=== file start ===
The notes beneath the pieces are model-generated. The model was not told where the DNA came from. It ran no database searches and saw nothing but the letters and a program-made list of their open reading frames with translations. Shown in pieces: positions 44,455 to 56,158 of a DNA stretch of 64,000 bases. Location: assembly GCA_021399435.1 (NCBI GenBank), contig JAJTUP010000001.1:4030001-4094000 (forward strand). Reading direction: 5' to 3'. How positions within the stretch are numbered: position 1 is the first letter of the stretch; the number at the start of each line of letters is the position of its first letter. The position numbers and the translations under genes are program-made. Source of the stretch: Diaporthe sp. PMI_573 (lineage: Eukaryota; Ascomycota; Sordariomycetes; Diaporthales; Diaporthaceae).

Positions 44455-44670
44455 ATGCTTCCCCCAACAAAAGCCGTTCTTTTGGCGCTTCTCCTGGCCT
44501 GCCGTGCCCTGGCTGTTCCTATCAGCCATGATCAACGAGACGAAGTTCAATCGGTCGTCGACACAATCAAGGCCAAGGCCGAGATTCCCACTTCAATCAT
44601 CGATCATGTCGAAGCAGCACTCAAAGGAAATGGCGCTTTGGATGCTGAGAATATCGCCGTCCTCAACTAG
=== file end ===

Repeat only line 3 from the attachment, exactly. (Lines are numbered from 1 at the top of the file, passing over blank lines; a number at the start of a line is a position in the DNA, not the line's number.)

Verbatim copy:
44455 ATGCTTCCCCCAACAAAAGCCGTTCTTTTGGCGCTTCTCCTGGCCT